Amazing Things I Saw While Playing the Best God Game Ever Made

God games haven't been too popular in recent years. For a while I thought that was because there hadn't been any good ones made recently, but that really isn't the case. I've just been looking in all the wrong places.

Dawn of Worlds is a tabletop game that makes you and a group of friends the gods of a new planet. Each of you picks your general code of morality as well as a purpose. Each turn you'll roll two standard dice to determine how much power you can muster for that round. You then spend those points to terraform the land, create the climate, create races, or cause catastrophes.

It's remarkably simple, and that's why it's so brilliant. It allows for pretty much anything to happen, and encourages the kind of infighting between deities that can create a rich, vibrant history for your world. On Sunday, I played a game with seven friends and these are just some of the wacky things we created:

  • A race of succubae that have tamed dragons to pull a casino built from petrified clouds around the world peddling vice
  • Aztec-like religion that sacrificed hundreds of thousands of their own to detonate the moon, creating an eternal shower of evil, life-consuming dust
  • A fountain of magical ambrosia guarded by a race of unicorns
  • A religion that collects and secures knowledge for all eternity on an eye-land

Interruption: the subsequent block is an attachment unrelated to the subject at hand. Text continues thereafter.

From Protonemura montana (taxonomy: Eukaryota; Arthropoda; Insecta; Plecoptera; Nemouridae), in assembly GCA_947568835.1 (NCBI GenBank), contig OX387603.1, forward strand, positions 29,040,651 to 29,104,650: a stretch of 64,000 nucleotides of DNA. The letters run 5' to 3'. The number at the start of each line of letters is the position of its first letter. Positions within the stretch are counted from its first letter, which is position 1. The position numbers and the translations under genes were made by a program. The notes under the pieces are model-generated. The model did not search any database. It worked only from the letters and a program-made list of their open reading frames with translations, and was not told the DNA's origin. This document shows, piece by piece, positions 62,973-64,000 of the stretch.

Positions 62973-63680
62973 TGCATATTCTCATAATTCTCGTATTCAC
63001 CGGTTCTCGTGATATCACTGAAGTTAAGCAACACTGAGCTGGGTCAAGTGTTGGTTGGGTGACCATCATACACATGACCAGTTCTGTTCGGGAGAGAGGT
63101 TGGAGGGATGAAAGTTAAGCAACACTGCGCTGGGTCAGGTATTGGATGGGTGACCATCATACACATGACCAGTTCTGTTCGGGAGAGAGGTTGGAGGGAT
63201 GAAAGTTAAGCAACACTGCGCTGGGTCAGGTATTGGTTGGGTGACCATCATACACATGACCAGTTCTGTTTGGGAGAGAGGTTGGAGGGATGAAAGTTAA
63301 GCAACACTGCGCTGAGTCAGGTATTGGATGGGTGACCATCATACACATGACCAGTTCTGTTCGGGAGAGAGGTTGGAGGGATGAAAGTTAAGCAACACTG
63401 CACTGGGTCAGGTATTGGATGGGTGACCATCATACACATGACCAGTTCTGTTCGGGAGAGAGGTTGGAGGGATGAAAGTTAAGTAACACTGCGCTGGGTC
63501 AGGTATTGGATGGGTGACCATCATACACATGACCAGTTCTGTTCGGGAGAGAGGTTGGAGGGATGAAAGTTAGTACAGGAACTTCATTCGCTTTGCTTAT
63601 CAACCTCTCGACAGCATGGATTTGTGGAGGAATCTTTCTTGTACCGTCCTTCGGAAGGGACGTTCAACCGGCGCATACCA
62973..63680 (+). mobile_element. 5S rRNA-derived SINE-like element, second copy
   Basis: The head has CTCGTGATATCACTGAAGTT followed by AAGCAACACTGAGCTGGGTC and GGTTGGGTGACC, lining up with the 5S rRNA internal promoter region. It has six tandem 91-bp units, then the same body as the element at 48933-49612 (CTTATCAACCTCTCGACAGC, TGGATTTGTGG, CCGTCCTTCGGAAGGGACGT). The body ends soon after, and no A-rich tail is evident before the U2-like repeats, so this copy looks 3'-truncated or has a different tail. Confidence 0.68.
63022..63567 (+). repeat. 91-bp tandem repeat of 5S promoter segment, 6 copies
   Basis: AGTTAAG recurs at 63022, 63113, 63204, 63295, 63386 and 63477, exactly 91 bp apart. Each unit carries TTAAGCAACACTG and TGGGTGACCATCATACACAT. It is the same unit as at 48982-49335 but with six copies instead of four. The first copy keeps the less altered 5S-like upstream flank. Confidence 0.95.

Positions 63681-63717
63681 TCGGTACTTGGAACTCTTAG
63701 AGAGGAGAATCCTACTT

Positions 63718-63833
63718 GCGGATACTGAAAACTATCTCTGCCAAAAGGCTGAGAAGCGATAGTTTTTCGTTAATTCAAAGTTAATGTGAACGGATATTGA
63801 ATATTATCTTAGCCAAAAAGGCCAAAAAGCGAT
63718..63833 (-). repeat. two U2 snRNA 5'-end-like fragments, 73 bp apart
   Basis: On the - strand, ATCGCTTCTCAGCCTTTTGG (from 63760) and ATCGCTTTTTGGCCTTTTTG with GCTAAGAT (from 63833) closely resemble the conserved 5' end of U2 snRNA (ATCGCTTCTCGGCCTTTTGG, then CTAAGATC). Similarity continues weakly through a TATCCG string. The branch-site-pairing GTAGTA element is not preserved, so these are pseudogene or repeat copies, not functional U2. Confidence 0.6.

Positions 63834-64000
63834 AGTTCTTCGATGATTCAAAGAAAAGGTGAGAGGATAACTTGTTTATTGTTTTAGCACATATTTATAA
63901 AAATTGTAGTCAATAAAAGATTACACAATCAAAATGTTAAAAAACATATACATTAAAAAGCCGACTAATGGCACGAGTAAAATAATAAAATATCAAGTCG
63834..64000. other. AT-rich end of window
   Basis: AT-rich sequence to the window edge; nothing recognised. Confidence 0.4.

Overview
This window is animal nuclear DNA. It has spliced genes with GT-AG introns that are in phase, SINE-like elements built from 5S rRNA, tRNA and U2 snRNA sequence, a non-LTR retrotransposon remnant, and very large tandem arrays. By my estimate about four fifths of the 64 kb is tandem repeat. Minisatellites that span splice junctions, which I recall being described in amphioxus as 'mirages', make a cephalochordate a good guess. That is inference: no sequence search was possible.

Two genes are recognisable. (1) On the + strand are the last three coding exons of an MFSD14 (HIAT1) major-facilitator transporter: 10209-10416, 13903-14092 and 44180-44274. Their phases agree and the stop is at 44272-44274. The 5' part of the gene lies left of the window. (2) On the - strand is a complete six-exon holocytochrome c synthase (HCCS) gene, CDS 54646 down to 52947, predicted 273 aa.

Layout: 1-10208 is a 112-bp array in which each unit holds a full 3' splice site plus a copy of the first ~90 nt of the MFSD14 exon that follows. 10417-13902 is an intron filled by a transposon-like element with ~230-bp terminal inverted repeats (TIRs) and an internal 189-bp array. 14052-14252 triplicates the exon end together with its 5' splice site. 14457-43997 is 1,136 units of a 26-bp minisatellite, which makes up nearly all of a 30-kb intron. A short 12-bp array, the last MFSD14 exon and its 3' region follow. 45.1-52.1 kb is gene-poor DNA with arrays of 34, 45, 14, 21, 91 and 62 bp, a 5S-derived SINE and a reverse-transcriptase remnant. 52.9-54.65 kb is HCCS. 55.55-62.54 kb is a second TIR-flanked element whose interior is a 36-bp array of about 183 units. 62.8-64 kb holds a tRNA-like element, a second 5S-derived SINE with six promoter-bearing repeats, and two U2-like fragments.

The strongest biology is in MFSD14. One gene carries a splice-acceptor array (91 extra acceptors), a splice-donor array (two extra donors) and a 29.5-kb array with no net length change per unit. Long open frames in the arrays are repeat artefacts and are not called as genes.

• An assassination syndicate and information-brokerage agency that has spies all over the world to maintain neutrality and balance
  • An island of gnomes that specialize in extreme capitalism, aligning themselves with the succubae to create consistent trade routes for vice and technology, while expanding and colonizing EVERYTHING
  • A race of elemental adventurers that quest for glory acting as an eternal decentralized force for good
  • Massive armies of treants, dragons and beastmen that blindly attack and destroy industry and torture those that go above and beyond in their consumption of natural resources

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There's plenty of choice bits, but I narrowed it down to one really cool event from each player. This list epitomizes what made god games so fascinating in the first place – the freedom to do just about anything.

For reference, here's the world we pretty much started with:

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And here's what it looked like at the end:

Dawn of Worlds is available completely free here, and I highly recommend it.

You're reading Numbers, a blog on Kotaku that examines games and culture through the lens of math and statistics. To contact the author of this post, write to dancstarkey@gmail.com or find him on Twitter @dcstarkey.